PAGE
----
A six-year-old boy, Marcel Pinte (code name Quinquin) was used as a courier by his father, head of the French Resistance in Aixe-sur-Vienne and now on Armistice Day 2020, his name has been added to the war memorial in the town near to Limoges.
According to Marc Pinte, 68, the grandson of Marcel’s father, he started out pretending it was a game but soon came to understand the importance of the work he was doing and then treated everything very seriously.
It appeared easy for him to wander past German patrols and check points with messages carried under his shirt but on the night of August 19, 1944 he accompanied his father to guide a large number of resistance fighters who had parachuted into the area in anticipation a major battle.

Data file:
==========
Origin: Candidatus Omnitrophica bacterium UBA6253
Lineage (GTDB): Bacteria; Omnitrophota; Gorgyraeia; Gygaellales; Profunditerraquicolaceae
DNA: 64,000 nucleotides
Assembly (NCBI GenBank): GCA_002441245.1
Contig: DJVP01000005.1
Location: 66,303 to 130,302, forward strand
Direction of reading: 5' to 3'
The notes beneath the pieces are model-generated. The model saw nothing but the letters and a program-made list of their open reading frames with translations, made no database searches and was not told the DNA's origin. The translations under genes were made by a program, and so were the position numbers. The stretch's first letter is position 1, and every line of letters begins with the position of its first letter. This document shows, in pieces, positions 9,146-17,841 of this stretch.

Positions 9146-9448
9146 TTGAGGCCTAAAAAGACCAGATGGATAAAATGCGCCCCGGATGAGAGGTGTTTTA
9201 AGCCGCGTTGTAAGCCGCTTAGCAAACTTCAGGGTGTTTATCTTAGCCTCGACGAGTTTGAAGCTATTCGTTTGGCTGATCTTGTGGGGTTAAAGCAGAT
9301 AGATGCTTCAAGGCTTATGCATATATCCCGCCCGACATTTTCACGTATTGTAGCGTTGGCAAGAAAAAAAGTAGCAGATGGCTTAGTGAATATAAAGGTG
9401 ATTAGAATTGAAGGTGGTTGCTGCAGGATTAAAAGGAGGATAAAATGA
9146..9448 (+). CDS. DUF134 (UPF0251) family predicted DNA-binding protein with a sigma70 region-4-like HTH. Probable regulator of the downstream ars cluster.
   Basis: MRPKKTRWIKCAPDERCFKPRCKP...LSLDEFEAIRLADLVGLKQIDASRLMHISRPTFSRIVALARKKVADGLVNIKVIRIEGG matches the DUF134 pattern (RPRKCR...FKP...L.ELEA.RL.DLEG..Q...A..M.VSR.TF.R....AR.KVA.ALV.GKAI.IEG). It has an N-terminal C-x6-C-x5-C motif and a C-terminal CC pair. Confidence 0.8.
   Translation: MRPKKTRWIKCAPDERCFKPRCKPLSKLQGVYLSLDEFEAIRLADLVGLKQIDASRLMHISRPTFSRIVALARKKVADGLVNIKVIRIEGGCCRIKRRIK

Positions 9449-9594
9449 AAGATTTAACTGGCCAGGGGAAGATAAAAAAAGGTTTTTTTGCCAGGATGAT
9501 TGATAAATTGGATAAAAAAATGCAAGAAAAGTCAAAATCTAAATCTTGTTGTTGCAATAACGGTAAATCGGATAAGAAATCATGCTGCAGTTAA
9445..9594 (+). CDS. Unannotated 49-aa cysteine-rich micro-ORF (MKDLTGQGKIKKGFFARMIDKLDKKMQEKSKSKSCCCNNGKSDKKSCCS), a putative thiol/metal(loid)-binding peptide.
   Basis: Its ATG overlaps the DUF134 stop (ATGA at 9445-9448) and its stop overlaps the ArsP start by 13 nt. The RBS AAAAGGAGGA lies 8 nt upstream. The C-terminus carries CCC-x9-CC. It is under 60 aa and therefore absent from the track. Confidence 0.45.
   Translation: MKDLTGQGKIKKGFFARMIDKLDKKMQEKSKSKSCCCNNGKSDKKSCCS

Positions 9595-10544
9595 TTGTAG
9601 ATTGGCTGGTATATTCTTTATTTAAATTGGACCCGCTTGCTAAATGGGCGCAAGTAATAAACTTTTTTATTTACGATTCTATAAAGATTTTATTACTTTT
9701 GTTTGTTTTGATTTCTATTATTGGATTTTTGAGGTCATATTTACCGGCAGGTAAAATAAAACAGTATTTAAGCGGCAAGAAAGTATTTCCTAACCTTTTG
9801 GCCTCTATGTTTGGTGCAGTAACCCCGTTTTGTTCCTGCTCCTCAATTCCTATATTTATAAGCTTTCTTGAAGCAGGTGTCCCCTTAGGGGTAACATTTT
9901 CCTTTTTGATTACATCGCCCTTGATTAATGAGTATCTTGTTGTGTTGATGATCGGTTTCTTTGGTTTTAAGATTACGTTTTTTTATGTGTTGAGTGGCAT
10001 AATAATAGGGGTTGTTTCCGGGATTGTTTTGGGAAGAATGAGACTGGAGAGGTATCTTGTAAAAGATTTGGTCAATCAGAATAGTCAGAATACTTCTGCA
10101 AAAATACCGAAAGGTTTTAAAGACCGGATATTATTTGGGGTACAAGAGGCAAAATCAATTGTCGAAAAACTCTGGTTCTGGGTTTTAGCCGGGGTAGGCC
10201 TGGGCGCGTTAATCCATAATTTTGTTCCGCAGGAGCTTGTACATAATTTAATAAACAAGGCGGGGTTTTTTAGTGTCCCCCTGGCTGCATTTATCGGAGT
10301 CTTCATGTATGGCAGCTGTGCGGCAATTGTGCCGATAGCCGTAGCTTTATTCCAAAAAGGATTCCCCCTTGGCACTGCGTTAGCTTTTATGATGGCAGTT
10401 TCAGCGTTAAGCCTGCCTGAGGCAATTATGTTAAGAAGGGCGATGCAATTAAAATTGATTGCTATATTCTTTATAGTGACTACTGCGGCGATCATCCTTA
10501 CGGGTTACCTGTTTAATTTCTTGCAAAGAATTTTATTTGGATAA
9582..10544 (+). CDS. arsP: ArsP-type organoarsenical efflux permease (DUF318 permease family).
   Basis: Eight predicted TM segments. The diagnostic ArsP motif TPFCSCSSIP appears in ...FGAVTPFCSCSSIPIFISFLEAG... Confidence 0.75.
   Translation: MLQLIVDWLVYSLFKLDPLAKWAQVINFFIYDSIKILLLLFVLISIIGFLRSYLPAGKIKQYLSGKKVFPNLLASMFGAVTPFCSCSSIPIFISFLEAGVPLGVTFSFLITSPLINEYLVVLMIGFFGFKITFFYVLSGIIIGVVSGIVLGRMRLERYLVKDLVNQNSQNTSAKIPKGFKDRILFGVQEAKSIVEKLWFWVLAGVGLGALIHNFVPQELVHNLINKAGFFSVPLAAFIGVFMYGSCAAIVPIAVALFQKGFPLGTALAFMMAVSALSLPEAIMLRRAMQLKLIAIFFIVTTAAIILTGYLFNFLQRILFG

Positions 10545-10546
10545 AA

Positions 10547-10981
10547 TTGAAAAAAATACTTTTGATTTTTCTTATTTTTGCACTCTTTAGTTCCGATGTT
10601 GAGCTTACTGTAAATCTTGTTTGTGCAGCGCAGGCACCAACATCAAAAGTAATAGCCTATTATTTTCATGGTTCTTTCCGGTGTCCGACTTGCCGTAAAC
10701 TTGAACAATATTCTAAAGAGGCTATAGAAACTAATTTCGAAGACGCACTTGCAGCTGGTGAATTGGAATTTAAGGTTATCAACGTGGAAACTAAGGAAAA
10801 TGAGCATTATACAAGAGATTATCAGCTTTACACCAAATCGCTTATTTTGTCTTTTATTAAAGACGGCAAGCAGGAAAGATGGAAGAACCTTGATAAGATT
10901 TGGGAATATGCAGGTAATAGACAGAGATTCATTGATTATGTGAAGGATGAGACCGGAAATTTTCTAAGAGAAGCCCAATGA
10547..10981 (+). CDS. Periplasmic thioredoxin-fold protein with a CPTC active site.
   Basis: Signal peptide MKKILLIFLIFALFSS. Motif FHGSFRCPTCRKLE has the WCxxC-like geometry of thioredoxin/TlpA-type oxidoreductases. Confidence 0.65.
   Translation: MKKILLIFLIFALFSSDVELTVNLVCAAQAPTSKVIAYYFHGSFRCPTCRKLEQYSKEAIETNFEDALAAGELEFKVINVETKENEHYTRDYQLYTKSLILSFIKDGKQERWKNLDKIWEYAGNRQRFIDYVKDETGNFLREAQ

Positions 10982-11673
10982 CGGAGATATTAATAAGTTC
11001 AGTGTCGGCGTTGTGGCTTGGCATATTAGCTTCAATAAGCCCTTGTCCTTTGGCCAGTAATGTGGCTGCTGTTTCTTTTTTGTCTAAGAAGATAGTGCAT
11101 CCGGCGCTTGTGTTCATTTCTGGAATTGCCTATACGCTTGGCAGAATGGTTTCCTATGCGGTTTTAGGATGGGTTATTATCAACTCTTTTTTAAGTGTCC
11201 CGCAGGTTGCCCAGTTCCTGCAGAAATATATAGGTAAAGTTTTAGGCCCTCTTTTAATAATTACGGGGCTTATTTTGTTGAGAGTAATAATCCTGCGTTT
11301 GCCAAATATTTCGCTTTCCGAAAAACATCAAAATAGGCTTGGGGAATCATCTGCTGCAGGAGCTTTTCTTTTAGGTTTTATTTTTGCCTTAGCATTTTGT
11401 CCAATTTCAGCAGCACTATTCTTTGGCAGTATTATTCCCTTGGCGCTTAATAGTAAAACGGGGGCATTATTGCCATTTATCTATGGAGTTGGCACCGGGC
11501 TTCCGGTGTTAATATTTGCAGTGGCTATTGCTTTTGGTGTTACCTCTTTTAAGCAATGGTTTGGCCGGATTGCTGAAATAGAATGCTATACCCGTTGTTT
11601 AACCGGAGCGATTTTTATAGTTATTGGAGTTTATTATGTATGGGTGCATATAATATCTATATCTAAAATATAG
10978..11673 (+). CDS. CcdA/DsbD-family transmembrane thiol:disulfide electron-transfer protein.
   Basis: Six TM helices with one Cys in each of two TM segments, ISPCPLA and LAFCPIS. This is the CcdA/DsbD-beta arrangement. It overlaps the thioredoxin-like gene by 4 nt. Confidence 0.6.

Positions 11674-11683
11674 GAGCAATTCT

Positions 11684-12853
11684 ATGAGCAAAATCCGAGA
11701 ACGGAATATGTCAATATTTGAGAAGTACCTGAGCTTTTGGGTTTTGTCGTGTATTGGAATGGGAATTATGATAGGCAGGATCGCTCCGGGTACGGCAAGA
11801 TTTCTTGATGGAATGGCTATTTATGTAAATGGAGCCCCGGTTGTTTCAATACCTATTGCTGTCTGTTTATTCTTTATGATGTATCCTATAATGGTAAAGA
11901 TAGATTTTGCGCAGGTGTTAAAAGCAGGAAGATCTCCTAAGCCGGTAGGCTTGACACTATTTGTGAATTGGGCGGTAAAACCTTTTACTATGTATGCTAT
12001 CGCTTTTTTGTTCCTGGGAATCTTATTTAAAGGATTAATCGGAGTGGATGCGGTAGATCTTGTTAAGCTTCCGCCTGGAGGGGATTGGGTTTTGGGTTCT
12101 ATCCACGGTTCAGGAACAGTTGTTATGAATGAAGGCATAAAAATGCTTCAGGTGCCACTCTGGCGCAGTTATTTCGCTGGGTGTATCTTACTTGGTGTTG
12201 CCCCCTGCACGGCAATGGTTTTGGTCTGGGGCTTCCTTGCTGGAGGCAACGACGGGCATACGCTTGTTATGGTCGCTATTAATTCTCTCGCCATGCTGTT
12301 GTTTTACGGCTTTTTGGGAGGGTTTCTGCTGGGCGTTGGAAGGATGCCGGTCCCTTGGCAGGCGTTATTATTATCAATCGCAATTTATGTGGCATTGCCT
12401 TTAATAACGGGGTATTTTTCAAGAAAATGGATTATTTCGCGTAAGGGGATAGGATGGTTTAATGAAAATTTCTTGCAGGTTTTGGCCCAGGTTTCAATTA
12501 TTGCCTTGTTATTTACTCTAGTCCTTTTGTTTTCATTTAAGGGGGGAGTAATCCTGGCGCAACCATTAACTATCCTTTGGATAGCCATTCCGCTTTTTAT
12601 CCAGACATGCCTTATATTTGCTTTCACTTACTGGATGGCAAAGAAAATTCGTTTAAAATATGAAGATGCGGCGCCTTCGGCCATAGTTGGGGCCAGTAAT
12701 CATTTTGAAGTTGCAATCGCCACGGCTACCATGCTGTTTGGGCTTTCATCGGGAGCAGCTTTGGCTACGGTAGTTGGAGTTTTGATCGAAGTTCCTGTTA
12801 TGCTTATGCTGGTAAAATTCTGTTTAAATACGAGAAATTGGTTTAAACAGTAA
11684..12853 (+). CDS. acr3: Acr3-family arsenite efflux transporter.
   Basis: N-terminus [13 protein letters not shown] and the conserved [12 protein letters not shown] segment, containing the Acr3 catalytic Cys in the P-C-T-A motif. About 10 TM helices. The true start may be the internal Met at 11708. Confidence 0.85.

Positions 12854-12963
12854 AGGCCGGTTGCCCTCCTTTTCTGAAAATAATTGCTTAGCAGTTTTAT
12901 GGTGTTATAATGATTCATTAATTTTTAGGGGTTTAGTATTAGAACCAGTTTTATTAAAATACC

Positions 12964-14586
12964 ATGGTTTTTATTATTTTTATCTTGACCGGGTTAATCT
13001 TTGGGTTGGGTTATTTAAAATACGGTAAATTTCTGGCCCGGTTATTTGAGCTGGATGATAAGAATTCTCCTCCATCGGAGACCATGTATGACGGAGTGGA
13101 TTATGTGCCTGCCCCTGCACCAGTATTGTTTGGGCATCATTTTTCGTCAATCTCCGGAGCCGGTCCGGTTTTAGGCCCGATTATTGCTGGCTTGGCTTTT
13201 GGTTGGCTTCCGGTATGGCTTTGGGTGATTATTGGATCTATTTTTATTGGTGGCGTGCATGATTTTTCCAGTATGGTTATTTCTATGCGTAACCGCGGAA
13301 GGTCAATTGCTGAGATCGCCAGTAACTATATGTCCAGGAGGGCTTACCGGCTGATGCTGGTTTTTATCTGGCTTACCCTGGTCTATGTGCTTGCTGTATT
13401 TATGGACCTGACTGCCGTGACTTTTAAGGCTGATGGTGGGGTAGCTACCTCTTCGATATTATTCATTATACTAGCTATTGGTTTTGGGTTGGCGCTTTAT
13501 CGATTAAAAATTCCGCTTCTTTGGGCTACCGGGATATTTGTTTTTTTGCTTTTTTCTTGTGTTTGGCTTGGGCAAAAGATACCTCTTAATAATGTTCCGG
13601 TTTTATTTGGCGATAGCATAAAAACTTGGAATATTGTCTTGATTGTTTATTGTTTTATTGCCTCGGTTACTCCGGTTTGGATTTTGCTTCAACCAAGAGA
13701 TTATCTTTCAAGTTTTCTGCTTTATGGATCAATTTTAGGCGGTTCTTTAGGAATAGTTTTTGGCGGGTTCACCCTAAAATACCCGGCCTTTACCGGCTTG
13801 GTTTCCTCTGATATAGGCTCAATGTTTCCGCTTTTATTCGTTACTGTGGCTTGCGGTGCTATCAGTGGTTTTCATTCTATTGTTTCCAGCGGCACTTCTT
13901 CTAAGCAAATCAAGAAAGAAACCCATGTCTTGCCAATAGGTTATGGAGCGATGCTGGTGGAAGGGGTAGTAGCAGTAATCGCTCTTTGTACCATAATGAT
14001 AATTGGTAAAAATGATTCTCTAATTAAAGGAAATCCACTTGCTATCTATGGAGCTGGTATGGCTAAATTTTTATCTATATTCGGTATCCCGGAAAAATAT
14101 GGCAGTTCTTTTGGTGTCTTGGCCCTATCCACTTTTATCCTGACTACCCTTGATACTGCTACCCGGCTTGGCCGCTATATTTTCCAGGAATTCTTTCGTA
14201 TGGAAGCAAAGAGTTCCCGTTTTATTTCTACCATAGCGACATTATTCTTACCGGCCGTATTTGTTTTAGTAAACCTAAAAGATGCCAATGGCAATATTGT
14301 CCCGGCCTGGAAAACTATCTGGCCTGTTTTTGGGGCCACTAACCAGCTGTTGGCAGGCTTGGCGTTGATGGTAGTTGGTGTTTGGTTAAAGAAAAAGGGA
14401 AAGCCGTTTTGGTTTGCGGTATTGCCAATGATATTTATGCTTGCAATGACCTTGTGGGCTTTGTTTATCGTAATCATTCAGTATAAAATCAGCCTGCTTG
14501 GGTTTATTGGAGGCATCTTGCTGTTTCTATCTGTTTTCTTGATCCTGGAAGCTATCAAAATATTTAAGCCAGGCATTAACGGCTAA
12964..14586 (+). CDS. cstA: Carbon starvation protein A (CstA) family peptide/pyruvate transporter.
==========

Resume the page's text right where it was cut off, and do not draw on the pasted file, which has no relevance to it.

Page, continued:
All were heavily armed and for some unknown reason, one of the group’s sten guns was accidentally discharged and Marcel was killed by what is now known as ‘friendly fire’.
He was buried two days later in ceremony attended by many freedom fighters and the tricolour flag of France was draped over his coffin.
When the RAF flew over the now liberated Limoges and dropped new supplies of weapons, the parachutes were made from black canvas in tribute to the brave Quinquin and although his death was an accident, he is officially considered to be a hero who died for France.
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